by Becca Stallings
Beginning October 14, 2023, Pittsburgh retail establishments stopped placing purchases in single-use plastic shopping bags. Businesses are allowed to sell paper bags (minimum 40% recycled content) for 10c each.
Single-use plastic (SUP) is a serious environmental issue, but why target shopping bags in particular?
- American consumers use 4.2 million tons of plastic film each year. Yes, bags are just one of the types of plastic waste, but there are a lot of them, and every reduction in SUP makes a difference!
- Shopping bags, which are lightweight and have handles, easily get free from their intended locations, blow around our environment, get caught in trees and plants, strangle animals, and break down into microplastics.
- Plastic bags are dangerous to babies, young children, and pets because the thin plastic can be sucked over nose and mouth, causing suffocation. Bags with handles are particularly hazardous because the handles can tangle around a hand or ear, impeding efforts to get free; handles also can get around the neck of a small animal.
- Plastic recycling is not an effective solution to the plastic problem. Some plastic bags do get recycled, and it’s better than not recycling, but bags have to be “downcycled” into a different product: It is not possible to make new SUP shopping bags out of old ones.
How can we bring our groceries home?
The simplest solution is to bring your own bags to the store! PASUP shared tips on how to use your own bags in a pandemic–and it’s easier now that stores are more accepting of reusable bags.
If you don’t have nice durable cloth bags, you can bring back your plastic or paper bags from a previous shopping (even at a different store) and use them again.
If you forgot your bags or you’re making an unplanned purchase, see if you can carry the purchased items in your arms, backpack, car, or bicycle basket. If not, you’ll have to pay 10c for a paper bag and remind yourself to bring bags in future.
Is this unfair to the poor?
The 10c fee for paper bags is not charged to customers using SNAP, WIC, or other benefit programs to pay for their purchase. City Council is working on a program for sharing reusable bags to increase access for those who can’t afford to buy them.
Does this mean I can’t buy plastic sandwich bags or garbage bags?
No, those are not covered by the ban. Neither are the small SUP bags many stores offer for produce, deli foods, or other things that you bag before taking them to the cashier. You can reduce your use of these bags by choosing reusable options or reusing other bags for your trash. Local business Our Children Our Earth offers many reusable alternatives to sandwich bags, plastic wrap, produce bags, etc.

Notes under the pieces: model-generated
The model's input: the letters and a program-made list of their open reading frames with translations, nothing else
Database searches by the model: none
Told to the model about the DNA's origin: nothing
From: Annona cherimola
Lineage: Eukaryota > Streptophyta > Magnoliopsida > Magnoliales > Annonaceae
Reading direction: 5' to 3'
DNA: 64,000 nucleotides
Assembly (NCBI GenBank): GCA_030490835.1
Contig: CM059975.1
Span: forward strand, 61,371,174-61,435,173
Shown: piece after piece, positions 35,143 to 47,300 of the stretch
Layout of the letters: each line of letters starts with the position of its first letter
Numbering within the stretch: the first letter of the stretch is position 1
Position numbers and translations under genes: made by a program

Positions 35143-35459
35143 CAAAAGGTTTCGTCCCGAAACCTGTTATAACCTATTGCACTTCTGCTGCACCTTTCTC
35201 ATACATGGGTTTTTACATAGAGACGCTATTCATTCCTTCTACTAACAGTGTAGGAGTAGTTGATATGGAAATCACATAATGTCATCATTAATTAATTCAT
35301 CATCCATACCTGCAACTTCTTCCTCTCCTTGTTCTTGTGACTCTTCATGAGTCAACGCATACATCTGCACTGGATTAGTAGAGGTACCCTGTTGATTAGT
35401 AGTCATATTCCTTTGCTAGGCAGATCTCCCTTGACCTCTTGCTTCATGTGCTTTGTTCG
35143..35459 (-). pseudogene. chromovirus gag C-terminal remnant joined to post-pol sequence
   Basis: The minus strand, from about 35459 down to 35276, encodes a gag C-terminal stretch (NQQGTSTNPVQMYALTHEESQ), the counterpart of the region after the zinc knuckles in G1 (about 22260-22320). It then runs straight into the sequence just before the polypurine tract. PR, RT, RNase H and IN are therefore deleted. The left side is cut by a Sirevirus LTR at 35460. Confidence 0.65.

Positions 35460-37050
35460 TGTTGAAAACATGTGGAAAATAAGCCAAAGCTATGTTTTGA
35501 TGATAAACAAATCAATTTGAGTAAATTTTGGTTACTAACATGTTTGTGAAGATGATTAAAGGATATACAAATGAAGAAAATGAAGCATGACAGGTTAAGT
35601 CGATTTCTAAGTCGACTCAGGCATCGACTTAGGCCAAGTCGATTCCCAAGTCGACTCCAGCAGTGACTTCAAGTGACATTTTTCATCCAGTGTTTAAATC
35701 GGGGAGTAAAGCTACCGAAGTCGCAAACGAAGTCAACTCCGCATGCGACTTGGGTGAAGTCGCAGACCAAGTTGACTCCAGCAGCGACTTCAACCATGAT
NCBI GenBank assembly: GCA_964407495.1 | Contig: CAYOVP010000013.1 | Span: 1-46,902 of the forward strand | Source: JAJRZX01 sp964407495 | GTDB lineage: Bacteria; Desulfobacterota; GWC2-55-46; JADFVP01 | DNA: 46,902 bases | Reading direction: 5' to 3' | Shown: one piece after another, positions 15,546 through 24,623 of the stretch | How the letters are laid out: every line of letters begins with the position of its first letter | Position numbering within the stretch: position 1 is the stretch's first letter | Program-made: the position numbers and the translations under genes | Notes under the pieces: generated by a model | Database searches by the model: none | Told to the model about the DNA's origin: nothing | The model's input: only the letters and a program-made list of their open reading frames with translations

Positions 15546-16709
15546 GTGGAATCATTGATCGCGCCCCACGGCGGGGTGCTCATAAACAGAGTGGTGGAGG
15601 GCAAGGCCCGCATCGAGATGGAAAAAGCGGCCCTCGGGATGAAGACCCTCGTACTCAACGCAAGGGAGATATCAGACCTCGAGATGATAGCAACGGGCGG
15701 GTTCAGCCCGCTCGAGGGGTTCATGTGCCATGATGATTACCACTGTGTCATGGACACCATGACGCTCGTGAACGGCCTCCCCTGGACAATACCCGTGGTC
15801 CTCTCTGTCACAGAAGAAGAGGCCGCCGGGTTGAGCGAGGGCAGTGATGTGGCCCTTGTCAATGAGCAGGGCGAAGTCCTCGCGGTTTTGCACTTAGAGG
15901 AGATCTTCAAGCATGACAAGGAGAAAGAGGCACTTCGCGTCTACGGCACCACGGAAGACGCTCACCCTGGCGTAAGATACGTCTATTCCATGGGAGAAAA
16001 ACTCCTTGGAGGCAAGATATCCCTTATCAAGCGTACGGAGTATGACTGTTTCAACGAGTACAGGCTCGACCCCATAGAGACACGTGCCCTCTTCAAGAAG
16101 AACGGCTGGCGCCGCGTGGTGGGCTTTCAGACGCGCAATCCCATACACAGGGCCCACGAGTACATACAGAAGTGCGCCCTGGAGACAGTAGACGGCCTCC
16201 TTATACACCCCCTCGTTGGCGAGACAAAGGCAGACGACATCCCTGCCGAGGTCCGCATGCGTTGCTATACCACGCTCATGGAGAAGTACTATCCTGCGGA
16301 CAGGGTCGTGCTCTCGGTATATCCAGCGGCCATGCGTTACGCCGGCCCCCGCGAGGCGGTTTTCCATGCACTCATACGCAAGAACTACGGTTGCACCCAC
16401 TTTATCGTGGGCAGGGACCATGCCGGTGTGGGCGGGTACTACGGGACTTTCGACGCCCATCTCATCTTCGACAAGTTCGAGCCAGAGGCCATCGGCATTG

Does this mean stores won’t collect SUP bags for recycling?
No, plastic film recycling bins are still available to collect the plastic from packages, bubble wrap, produce bags, etc! Plastic film cannot go in curbside recycling but is accepted in bins at most locations of Giant Eagle, Target, and Lowe’s. (I recently learned that the Greenfield Giant Eagle has blocked access to its plastic-bag recycling bin. It’s unclear whether this is temporary or permanent and whether it has any connection to the ban–it’s more likely a response to consumers throwing unrelated garbage into the bin.)
But I was reusing those plastic bags! What will I do now?
Either you’ll find an alternative to plastic, or you’ll use another source of SUP bags. If you feel that plastic is the best material for the job, look at the plastic packaging you’ve been recycling/discarding and set aside appropriate-sized pieces. Are you so good at avoiding SUP that you don’t have enough to reuse? Ask your neighbors for theirs, or pull some out of the bin outside a store! Buying “compostable” or “biodegradable” bags is not a great solution unless you are willing to bury the bags in your own yard or to pay for commercial composting that will accept them.
Why are stores still giving me so much plastic?
Your items aren’t placed in plastic shopping bags anymore, but a typical grocery run still brings home lots of plastic bags, wraps, blister-packs, caps, spouts, “safety seals”, and so forth. It’s frustrating! PASUP opposes all of this! Shopping bags are just one item to tackle. If this ban isn’t making any difference in your life–because you’d already been bringing your own bags for years–pat yourself on the back and keep looking for ways to reduce SUP.
Banning plastic shopping bags in Pittsburgh was one of the first ideas proposed when PASUP began in 2019. We are glad that it’s finally happened, eager to support this lifestyle change in Pittsburgh, and ready to tackle other forms of SUP!